Creating beautifully crafted images with impactful messages, the metaphor is mundane, found in everyday speech, and poetic. The ubiquitousness of metaphor may make this literary device seem simple, but it is a rather complex concept. Although the study of metaphor is extensive, we explore a small portion to better understand and appreciate this staple poetic tool.
Metaphor as a form of knowing
Metaphor compares one thing to another without the use of like or as, which is used in similes. A metaphor is composed of two parts: a tenor and a vehicle. The tenor is the abstract concept while the vehicle is the concrete image to which the idea is compared. However, a closer look at metaphors, even in everyday language, allows us to see that metaphors are complex relations between two images that require an equally complex thought process.
For example, the idiom “life is a journey” happens to also be a metaphor, which appears like a simple statement. However, we can break down this phrase and take a moment to understand the process, which will dissect how metaphors function. In I Is an Other: The Secret Life of Metaphor and How It Shapes the Way We See the World, James Geary explains that metaphor is:
Derived from the Greek roots meta (over, across, or beyond) and phor (to carry), the literal meaning of metaphor is “to carry across.” A metaphor carries across a name from the source to the target. Rhetoricians throughout history have recognized metaphors as linguistic hand-me-downs, meanings passed on from an old word to a new thing. (26)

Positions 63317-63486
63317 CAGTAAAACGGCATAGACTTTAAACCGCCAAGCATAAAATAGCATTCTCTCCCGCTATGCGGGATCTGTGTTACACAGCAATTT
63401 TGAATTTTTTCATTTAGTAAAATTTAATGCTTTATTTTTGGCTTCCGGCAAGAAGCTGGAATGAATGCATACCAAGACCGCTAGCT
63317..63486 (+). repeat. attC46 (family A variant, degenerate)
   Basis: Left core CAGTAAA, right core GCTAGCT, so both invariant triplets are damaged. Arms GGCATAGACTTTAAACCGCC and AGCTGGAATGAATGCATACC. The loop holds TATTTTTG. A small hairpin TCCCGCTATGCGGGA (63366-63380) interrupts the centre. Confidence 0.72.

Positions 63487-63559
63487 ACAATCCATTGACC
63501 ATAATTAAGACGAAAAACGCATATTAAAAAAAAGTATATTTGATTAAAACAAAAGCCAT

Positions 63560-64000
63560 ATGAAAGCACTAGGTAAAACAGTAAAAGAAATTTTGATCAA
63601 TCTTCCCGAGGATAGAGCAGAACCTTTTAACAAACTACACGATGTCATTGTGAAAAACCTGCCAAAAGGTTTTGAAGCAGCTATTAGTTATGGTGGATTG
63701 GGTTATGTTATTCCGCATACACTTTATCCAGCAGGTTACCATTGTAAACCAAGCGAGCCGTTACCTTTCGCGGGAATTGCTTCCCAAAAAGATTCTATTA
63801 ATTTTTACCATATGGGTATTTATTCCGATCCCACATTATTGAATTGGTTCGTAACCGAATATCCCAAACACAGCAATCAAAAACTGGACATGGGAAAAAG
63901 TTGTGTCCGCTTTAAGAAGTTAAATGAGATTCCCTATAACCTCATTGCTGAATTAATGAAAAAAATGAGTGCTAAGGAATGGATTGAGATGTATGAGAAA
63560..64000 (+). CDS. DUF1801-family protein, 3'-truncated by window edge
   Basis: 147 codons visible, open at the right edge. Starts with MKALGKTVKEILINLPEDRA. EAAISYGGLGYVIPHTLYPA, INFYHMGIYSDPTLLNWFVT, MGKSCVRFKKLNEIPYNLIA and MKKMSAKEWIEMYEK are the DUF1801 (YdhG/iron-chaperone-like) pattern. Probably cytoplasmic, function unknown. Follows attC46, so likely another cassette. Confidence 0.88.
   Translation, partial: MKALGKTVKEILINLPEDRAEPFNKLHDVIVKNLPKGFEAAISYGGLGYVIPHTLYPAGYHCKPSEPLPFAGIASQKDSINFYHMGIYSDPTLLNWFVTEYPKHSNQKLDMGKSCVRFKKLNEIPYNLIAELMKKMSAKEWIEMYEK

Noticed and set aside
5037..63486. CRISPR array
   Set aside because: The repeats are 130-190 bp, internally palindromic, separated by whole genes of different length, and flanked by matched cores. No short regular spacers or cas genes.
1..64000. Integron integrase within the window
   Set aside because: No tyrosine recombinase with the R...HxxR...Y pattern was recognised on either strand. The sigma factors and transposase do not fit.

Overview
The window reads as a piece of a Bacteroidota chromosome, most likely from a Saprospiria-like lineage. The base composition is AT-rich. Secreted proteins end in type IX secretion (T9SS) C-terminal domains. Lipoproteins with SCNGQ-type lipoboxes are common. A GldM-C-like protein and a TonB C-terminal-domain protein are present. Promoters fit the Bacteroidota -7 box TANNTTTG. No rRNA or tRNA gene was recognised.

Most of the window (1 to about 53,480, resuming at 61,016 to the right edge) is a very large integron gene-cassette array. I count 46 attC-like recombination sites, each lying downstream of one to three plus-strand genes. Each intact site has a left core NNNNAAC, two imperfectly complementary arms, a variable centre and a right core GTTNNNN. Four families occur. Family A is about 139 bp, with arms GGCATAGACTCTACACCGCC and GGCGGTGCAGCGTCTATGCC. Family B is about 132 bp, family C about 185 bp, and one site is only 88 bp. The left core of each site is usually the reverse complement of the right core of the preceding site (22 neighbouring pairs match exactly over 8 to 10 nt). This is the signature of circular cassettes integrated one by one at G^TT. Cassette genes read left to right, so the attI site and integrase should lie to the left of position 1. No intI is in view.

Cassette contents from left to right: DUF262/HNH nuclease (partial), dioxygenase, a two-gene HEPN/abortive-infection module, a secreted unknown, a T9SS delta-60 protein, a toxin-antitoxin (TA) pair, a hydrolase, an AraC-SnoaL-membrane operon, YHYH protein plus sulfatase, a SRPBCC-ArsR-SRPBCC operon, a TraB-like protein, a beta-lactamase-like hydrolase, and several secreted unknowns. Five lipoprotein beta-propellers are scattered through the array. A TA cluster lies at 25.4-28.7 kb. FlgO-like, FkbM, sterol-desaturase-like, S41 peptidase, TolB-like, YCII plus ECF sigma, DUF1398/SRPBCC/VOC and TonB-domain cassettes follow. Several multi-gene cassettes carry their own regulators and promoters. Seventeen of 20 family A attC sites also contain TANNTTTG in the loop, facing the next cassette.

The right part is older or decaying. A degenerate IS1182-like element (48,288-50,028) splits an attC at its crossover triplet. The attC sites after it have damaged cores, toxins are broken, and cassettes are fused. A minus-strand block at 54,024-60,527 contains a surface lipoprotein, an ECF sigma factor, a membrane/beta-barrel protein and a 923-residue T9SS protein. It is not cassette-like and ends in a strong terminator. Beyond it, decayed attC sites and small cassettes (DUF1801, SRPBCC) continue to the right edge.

Looking at our examples, if we follow Aristotle’s math for metaphors, as Geary illustrates, we know that life “equals” journey. The complexity of this comparison happens the moment we think about all the details and descriptions we know about a journey, a word that is grounded in lived experiences of road trips, a trip to grandma’s house, or Frodo’s journey to Mount Doom. We also start thinking about how these descriptions apply to the concept of life.
As a result, the meaning of life is redefined by the metaphor’s vehicle, the journey. We know that a journey is a process, anything can happen along the way to a destination (e.g. a lot of unknowns), there are roads we may know and others we don’t (e.g. detours), and a journey can mean exploration and discovery. It is important to note that we should be selective and not bother with unnecessary information; for example, we do not have to think about what color the road signs are as we explore this metaphor.
In the use of metaphors, we find the shortcomings of language. The phrase “life is a journey” speaks to this limitation. To express the profound significance of living in the moment and enjoying life as it develops is difficult. We borrow knowledge from another word or object we already know. We use concrete examples and images that help us understand the abstract. Whether it is an idea or an emotion, metaphors use concrete examples we already know and understand as a tool, while transcending the knowledge conferred by the vehicle. We then end up with the following: